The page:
How to Count the Cost before entering the Ministry and avoid tears.

Today is a special day for me. I’ve only seen my family twice in two years due to the COVID lockdowns in 2020 & 2021. So today I’m travelling to see them and staying overnight. Sadly, I can’t stay any more than one night because I have to get back to work on a Sunday, such is the life of the church minister.

People don’t often realise that the minister just can’t take a Sunday off on the spur of the moment because we must often plan a year ahead and can’t have random time off. My preaching engagements for 2022 are about 80% booked already, and this is how most preachers have to work. It is unfortunate because I cannot be part of Sunday family events when they happen spontaneously. Because I have answered God’s call upon my life, this is the lifestyle I have adjusted to. Unfortunately, sometimes family or friends don’t really understand that the minister must plan way ahead and think you can just have a day off whenever you wish, sadly not the case. We ministers pay the price in answering God’s call upon our lives, so we need to count the cost before we enter the ministry.

How to Count the Cost.

When we answer God’s call upon our life, we need to carefully count the cost to our family as well. So, if you are reading this and you believe you have God’s call upon your life, you are standing at the precipice of decision-making to answer that call or go into another direction, so I hope that this article will be helpful to you.

Below are just a couple of tips to help you to ascertain if you really do want to answer God’s call upon your life or not. This is just a brief overdue, and I’m not going to explain each point; however, I may do this in a future article. The Bible says if a person builds a bridge, they must count the cost first. So, Jesus, while addressing the rich young ruler, was really asking him to count the cost, and we know the story the ruler did decide not to follow Jesus after all.

1. Be sure that the call upon your life is confirmed by others in church authority.

2. Spend a significant time in prayer and fasting if necessary to ensure that you have the mind of Christ in your situation.

3. Research the area of ministry that you wish to enter thoroughly. Understand fully what the expectations upon your life might be.

4. Draw yourself a timeline. When do you think that this call upon your life might begin? Does this fit into the commitments that you have for the next 12 months?

5. What financial implications will there be if you answer this call upon your life? Grab a people piece of paper and write them down so you can see them, pray over them, and reflect upon them.

6. What financial sacrifices are you willing to make and that of your family if you answer the call.

7. Are you and your family willing to move if the call upon your life requires?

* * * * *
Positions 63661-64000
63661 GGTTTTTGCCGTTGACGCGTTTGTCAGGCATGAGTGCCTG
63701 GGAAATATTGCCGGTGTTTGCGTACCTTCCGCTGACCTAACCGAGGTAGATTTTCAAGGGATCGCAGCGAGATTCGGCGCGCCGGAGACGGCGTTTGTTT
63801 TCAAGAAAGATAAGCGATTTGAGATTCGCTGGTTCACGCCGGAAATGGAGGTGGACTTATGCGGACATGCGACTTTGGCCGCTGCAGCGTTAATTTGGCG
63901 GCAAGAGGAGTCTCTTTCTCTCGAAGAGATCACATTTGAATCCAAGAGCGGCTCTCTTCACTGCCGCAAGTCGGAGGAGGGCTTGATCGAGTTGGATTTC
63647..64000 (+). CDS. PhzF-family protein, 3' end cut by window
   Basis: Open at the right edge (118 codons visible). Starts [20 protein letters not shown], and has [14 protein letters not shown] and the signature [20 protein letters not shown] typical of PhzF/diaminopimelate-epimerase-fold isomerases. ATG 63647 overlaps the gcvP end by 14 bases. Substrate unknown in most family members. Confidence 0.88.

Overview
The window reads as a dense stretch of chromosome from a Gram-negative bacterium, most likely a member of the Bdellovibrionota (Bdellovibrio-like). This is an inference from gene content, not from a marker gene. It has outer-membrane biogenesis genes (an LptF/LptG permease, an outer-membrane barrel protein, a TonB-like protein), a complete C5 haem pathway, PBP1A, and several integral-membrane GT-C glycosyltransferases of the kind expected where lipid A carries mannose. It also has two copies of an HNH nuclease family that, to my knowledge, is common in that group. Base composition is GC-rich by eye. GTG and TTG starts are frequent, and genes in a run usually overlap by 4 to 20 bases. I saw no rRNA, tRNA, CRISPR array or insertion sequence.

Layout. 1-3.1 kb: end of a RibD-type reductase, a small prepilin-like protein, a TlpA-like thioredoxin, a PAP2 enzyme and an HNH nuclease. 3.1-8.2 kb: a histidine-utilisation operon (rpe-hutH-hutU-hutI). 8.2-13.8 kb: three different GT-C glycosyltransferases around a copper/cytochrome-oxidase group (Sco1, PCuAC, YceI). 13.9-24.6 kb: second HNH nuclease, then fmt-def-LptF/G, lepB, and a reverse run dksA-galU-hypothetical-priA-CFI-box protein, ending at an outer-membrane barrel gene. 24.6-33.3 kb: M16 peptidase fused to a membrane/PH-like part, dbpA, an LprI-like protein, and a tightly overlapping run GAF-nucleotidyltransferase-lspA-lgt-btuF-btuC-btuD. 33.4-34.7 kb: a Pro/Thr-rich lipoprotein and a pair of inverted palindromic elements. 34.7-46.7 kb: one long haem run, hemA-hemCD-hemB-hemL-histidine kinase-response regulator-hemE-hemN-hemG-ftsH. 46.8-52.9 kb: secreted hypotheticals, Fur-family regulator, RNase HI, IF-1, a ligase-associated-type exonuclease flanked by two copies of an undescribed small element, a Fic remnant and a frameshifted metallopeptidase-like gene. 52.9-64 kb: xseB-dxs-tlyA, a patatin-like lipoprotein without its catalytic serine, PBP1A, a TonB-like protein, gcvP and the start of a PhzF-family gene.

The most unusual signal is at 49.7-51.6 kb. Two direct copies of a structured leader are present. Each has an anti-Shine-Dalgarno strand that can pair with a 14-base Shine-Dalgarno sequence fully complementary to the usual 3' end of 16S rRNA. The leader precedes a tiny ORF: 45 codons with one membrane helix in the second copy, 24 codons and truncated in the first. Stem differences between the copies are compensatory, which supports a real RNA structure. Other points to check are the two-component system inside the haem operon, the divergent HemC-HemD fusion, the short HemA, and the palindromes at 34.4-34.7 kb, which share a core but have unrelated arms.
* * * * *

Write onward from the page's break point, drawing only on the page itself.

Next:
8. Are you willing to move away from your extended family and friends if York also requires?

9. Are you willing to put in abeyance old ideas and take on new ways of being and living so you may be effective in your call?

10. How many years are you willing to attend a Bible college or university to be equipped for your call? And what sacrifices are you and your family willing to make so you are quick and embark upon the required training?

These are just 10 short questions, but I’m sure you will come up with more, and I hope that these will help you get started upon your quest to evaluate the cost to you. I am sure you will be making a sacrifice of some kind, and sadly, many people do not last long term in ministry because they have not previously counted the cost.

When I was in ministry in the USA, I have met quite a well-known woman minister, and we had coffee together. In our conversation, she said, “I often wondered why people romanticise ministry because it is far from romantic it is full of sacrifices, heartbreak, disappointment, and just darn hard work”. But, she continued on, “of course, there are rewards when you can see the fruits of your labour; however, it’s not often that you actually see that fruit because the people you help often move away, so, I don’t get the opportunity to journey with them throughout their lives. Still, it is a comfort to me that I will know how my ministry has affected others in the halls of eternity”.

You may be sorely disappointed if you are entering ministry to be liked or to receive accolades of thanks and welcome. Jesus said to carry your own cross, and indeed if you are called to the ministry, you will be bearing your cross. As Jesus pointed out, you will even be a sheep among wolves – are your shoulders broad enough for that?

Thank you for visiting me here; I hope this post was helpful. 

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Virtual hugs, I look forward to your visit to my next blog post xx 

 Paula Rose Parish💗

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📚Nothing Good about Grief: Path to recovery with Psalm 23 after COVID-19 & other losses. 

📚Psalm 23 Unwrapped: Hope in difficult times

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